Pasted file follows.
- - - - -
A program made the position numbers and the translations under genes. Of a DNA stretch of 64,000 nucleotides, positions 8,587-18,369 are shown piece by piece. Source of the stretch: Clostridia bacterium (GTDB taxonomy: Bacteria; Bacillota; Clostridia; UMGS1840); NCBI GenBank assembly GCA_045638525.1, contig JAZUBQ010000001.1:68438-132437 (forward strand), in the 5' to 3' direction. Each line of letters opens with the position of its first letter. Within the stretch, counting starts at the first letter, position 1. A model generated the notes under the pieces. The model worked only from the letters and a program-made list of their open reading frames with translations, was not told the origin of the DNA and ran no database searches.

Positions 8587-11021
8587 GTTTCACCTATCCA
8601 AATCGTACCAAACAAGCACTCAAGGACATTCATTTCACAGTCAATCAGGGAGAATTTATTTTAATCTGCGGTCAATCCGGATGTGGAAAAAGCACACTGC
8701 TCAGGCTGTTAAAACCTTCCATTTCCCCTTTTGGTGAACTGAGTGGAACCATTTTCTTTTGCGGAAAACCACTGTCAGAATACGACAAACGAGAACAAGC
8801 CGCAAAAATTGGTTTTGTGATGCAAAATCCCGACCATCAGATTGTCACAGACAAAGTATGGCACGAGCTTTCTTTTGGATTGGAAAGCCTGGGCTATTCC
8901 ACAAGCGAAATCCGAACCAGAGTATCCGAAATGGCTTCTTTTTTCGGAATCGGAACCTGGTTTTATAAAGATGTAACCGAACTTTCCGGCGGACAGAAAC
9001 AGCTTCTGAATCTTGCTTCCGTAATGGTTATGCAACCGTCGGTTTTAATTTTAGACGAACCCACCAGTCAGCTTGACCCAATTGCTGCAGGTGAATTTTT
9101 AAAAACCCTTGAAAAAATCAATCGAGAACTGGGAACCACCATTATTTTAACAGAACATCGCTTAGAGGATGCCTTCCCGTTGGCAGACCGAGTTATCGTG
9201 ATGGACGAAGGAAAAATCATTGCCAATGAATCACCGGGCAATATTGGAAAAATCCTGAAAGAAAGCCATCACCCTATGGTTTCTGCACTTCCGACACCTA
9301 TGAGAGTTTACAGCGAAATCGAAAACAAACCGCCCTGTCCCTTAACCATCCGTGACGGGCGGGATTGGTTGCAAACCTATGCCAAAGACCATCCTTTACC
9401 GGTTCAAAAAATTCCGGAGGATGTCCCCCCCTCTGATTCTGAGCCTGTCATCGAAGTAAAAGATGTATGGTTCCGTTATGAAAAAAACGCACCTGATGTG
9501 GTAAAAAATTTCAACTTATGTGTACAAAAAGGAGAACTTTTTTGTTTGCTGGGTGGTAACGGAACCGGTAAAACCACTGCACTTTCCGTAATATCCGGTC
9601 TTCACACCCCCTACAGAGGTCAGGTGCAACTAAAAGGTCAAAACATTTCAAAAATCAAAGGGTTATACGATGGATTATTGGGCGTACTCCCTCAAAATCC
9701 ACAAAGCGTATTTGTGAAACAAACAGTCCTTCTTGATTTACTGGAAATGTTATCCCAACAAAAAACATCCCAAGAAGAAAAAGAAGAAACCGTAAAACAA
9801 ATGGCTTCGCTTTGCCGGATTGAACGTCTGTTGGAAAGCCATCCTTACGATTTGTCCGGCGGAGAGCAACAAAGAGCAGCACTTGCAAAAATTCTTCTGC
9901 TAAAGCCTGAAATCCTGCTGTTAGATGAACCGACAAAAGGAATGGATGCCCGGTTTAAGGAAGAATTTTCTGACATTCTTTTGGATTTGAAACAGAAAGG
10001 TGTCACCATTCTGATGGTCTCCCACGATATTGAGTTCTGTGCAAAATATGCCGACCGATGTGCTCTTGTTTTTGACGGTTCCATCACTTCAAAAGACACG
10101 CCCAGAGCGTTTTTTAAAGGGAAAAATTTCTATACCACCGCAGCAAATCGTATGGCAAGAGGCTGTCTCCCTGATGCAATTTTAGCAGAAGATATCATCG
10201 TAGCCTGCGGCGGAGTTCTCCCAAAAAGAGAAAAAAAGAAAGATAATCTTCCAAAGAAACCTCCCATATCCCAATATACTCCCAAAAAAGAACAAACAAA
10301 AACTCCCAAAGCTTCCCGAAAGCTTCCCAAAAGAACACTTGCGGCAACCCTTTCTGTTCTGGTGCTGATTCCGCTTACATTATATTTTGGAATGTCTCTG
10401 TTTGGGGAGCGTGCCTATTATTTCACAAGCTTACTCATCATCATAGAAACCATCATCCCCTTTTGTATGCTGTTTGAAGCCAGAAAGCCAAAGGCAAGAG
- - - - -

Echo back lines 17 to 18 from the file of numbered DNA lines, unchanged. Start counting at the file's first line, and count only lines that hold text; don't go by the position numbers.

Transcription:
9901 TAAAGCCTGAAATCCTGCTGTTAGATGAACCGACAAAAGGAATGGATGCCCGGTTTAAGGAAGAATTTTCTGACATTCTTTTGGATTTGAAACAGAAAGG
10001 TGTCACCATTCTGATGGTCTCCCACGATATTGAGTTCTGTGCAAAATATGCCGACCGATGTGCTCTTGTTTTTGACGGTTCCATCACTTCAAAAGACACG